Concerned Citizens of Atlantic Beach’s pursuit of justice in the state of South Carolina doesn’t come easy.
On Friday, the group of over twenty held a protest outside the office of 15th Circuit Solicitor Greg Hembree.
They say his office needs to indict members of the Atlantic Beach Elections Commission for voter fraud.
The group utilized their first amendment right to express their outrage at the removal of Town Council candidate Windy Price from the Nov. 3 election ballot by the election commission. According to Price the election commission informed her that she was ineligible because she was not a resident of Atlantic Beach.
Alice Graham chairwoman of the town of Atlantic Beach Municipal Election Commission concluded that Price was not a resident because she resides with the current embattled Mayor, Retha Pierce.
Graham contacted Pierce’s landlord who resides in Virginia to inquire as to whether Price was his tenant. Connie McCollough who was traveling in New York at the time informed Graham that he did not rent to Price. Graham sent McCollough a letter to sign to that effect.
After McCollough signed the letter not written by him, he was contacted by Pierce who reminded him that not only does the lease agreement permit her to have people reside with her, but she had infrrmed him that Price would be moving in.
The call prompted McCollough to review the lease agreement. McCollough found that Pierce was correct, and he admits that Pierce had informed him of Price. McCollough had not remembered the telephone call from Pierce informing him of Price.
McCollough promptly shot off a letter to Graham informing her of the mistake.
Correcting this error seems easy enough, however, Price the founder of the Concerned Citizens group who is also the pastor of the Atlantic Beach Christian Methodist Episcopal Church indicated during the Friday protest that she was also denied a spot on the ballot because she was misled about a deadline to turn in an economic interest form when declaring her candidacy. Price insist that she was told that she could either file the form 5 days after declaring her candidacy, or prior to taking the oath for office.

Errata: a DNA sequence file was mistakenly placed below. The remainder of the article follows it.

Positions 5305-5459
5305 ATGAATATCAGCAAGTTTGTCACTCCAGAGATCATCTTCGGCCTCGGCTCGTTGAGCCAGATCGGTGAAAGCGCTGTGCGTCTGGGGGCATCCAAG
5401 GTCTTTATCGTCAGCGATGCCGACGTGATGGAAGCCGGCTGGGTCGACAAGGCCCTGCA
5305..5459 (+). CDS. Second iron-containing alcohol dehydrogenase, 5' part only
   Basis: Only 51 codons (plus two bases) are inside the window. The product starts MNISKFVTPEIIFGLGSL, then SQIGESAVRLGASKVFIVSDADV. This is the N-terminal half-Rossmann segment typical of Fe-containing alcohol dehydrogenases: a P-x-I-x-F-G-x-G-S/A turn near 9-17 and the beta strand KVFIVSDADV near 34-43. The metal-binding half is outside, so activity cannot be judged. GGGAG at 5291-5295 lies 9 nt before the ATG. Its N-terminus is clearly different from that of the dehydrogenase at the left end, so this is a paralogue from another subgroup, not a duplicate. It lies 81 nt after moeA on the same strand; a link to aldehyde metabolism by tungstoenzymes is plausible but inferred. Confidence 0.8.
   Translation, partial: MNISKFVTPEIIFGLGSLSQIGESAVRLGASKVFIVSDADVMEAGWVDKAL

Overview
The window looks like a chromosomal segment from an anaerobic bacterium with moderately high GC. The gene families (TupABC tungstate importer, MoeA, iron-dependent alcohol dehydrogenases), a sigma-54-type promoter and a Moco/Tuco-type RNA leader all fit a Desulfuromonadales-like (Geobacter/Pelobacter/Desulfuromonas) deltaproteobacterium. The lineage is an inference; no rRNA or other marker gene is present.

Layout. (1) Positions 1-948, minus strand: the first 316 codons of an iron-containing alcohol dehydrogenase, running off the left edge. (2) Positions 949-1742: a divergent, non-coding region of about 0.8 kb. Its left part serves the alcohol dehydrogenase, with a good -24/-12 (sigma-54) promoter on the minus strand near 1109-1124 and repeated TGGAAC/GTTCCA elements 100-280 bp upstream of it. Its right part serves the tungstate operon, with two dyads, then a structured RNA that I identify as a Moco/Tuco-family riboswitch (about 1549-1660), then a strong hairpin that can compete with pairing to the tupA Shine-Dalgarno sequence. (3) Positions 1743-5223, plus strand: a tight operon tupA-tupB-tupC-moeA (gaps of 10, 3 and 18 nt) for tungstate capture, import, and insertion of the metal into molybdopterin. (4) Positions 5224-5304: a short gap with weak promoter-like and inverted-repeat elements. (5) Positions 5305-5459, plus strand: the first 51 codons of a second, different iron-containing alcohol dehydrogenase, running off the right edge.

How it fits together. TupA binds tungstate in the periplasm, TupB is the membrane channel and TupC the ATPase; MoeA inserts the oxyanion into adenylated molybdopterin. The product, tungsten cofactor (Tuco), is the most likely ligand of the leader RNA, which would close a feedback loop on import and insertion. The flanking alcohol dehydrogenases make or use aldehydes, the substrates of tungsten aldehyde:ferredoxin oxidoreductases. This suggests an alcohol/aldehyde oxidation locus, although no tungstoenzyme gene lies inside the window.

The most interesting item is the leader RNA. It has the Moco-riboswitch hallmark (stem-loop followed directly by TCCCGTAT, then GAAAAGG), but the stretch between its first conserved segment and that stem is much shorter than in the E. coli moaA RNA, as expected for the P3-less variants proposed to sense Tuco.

The State Ethics Act requires that candidates complete this form at the time of becoming a candidate and file with the official responsible for the election. A copy of the form is to be provided to all candidates at the time they sign their declaration of candidacy or upon the filing of their petition to appear on the ballot. If a candidate fails to complete the form at the time of filing as a candidate, his/her name shall not appear on the ballot. If through error or omission, a candidate’s name appears on the election ballot, the candidate shall not be certified subsequent to the election.
Unfortunately without reviewing the law herself, Price opted for the latter. This is a lesson in politics that I’m sure she will not forget.
The protestors claim Hembree is aware of such irregularities in Atlantic Beach.
“This protest is about why are these people allowed to continue to break the laws, and you [the solicitor] do nothing about it,” Price said. “Atlantic Beach’s problem is not Retha Pierce; Atlantic Beach’s problem is that you, Hembree, could’ve stepped up and did your job to remove people and dismantle this mountain of corruption. You are responsible for this corruption because you allowed this corruption to go on. My name should be on that ballot.”
According to the SunTimesNews.Com Hembree said he didn’t actually see Friday’s protest, but that it would not make a difference on how his office would operate.